Friday, 27 January 2017

Social Media and your business: Be proactive not reactive

Chances are your employees are sharing a photo or thought as one of the 1.79 billion active Facebook users, engaging with one of the 467 million LinkedIn members, checking their Twitter account along with 317 million others, or communicating in some way via social media. While the power of social media is widely accepted, and in many cases harnessed, by businesses, many employers have been reactive in addressing the potential risks posed by their employees’ social media interactions. Such risks may include a disgruntled employee making derogatory comments about the business, or one employee bullying another employee, via social media to a potentially unlimited audience.

While an employee may consider such comments to be made in their private capacity, with the increased entangling of private and professional lives, such comments can ultimately be found to have a sufficient connection to the working relationship such that they warrant disciplinary action.

A recent unfair dismissal case concerned an employee who was dismissed for tagging colleagues in an offensive video posted on Facebook, together with an inappropriate comment identifying these colleagues. The Fair Work Commission confirmed that the employee’s conduct extended beyond the private realm into the workplace, and warranted a swift and serious response from the employer. However, in the circumstances of this particular case the dismissal was ultimately found to be disproportionate to the employee’s conduct, warranting the payment of compensation.

What can employers do?

An unfair dismissal claim is less likely to be successful if the employer can show it has a dedicated social media policy that has been widely distributed, read and understood by all employees.

A Social Media Policy should ideally:

  • contain an explanation of the difference between employees making representations on social media platforms on behalf of your business and making personal representations. I.e. impose a requirement that employees identify themselves as a Company representative and always seek Company authorisation prior to any work-related posting.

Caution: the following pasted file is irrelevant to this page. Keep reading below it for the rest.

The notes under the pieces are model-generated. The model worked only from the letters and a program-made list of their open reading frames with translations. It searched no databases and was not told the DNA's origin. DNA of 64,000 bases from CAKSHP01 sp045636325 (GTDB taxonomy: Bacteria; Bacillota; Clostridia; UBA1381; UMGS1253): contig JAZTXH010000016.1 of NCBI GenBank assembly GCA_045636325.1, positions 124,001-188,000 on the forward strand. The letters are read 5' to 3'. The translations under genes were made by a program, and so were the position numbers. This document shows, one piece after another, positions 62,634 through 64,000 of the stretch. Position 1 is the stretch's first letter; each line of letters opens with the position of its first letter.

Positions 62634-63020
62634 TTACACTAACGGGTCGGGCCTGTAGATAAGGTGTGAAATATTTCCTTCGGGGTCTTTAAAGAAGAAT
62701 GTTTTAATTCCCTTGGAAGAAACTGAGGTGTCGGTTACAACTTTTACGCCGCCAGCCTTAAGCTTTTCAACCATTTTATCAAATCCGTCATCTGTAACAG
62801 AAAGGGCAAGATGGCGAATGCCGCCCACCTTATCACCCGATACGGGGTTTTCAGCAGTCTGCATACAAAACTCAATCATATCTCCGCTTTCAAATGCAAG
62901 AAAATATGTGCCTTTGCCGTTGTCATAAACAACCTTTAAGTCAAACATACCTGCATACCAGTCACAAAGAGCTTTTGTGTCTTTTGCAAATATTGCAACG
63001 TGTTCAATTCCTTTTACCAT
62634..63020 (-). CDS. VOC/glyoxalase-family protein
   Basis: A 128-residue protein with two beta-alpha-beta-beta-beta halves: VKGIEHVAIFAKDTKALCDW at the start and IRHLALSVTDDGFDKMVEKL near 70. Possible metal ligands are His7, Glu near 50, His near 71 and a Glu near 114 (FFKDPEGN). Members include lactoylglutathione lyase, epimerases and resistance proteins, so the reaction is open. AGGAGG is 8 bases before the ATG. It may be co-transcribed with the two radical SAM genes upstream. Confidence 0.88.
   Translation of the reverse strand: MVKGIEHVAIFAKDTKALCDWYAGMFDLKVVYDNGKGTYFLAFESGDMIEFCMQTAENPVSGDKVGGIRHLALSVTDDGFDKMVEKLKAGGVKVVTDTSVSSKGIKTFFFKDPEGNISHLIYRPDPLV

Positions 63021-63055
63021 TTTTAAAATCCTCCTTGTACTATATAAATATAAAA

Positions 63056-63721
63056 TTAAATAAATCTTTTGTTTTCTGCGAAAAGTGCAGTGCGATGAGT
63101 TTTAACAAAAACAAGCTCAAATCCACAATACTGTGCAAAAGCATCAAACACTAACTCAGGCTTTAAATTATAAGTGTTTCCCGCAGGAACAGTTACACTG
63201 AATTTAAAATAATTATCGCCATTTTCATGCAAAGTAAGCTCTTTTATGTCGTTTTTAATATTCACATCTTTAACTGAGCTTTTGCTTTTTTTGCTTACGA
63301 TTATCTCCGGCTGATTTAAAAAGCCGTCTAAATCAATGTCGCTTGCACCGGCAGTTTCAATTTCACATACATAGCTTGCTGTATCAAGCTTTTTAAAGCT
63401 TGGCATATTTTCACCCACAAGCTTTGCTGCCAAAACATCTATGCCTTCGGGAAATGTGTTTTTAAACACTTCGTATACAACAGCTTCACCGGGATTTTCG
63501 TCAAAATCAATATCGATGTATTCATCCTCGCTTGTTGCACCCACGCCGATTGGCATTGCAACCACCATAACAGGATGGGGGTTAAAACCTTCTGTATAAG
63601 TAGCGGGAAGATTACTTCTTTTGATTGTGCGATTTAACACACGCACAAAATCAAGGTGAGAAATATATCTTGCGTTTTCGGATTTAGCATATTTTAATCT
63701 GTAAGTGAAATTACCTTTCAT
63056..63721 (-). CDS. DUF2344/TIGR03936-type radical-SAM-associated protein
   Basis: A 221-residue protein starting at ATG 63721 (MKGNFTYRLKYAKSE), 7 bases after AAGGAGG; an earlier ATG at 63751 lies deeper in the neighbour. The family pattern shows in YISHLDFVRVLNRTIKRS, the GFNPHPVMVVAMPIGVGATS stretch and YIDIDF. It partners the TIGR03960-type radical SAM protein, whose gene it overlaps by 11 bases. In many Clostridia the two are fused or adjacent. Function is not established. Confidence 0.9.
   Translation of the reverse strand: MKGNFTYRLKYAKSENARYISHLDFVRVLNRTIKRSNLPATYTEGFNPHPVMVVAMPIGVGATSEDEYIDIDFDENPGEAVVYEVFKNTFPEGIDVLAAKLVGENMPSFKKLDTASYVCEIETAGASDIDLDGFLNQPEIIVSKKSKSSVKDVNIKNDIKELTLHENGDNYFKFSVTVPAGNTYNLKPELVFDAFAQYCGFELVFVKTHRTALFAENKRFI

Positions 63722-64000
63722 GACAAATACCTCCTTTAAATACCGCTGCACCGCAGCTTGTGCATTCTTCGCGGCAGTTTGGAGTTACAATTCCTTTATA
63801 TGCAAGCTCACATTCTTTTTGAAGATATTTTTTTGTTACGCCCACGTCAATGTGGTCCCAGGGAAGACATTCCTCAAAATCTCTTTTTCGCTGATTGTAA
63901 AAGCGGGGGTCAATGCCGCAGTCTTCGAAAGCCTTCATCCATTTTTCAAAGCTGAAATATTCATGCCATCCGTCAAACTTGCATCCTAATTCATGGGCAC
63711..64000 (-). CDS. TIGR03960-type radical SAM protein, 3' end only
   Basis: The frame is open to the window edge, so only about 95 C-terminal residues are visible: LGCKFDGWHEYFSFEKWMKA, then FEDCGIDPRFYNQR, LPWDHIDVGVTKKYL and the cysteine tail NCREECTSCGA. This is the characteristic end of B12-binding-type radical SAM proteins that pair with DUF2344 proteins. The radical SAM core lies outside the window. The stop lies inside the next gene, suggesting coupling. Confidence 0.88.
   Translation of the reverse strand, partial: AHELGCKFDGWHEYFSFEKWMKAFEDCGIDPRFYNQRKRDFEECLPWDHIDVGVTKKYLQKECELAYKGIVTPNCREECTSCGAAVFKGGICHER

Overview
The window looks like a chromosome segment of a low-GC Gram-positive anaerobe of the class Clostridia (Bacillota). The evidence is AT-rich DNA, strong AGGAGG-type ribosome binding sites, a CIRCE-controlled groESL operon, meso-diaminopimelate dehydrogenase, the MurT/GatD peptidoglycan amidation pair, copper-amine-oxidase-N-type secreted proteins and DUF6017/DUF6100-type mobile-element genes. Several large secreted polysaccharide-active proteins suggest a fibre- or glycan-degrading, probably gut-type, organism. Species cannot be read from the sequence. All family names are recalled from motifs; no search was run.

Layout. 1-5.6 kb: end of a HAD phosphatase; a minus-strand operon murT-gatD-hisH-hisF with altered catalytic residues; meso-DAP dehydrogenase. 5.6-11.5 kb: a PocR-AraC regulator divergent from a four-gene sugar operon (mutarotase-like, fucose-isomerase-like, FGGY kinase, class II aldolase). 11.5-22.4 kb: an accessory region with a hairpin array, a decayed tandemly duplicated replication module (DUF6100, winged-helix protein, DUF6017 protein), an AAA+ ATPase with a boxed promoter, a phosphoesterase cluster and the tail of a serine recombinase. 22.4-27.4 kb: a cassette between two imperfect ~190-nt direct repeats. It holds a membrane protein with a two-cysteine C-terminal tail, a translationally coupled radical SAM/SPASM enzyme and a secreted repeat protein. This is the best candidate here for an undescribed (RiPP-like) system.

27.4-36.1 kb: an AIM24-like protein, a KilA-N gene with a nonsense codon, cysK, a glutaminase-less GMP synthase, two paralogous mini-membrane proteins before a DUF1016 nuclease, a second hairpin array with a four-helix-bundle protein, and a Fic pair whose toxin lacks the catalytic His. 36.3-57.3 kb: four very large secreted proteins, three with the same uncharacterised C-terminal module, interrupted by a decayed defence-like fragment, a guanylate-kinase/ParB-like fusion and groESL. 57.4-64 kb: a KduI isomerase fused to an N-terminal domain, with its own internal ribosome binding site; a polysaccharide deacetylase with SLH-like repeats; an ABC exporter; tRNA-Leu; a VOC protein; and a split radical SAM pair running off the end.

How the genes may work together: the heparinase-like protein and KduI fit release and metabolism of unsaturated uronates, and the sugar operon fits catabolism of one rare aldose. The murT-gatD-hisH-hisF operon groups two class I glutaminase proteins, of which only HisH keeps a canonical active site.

• outline the Company’s expectations around social media behaviour, and what isn’t acceptable conduct. This may include prohibiting the dissemination of any material that could be viewed as obscene, defamatory, embarrassing or intimidating.
  • clearly state that excessive amounts of time spent on social media/networking sites during work hours is prohibited and personal use must be kept to a minimum.
  • outline the consequences of unacceptable social media use – which may include termination – but should be addressed on an individual basis, with the relevant staff member allowed adequate opportunity to respond to any allegations.

HR Legal can assist employers with developing and implementing an appropriate social media policy, and providing advice to employers on proportionate disciplinary action in the event of inappropriate conduct of employees via social media.


This article was produced by HR Legal. It is intended to provide general information only in summary format on legal issues. It does not constitute legal advice, and should not be relied on as such.

There is no featured event or event has expired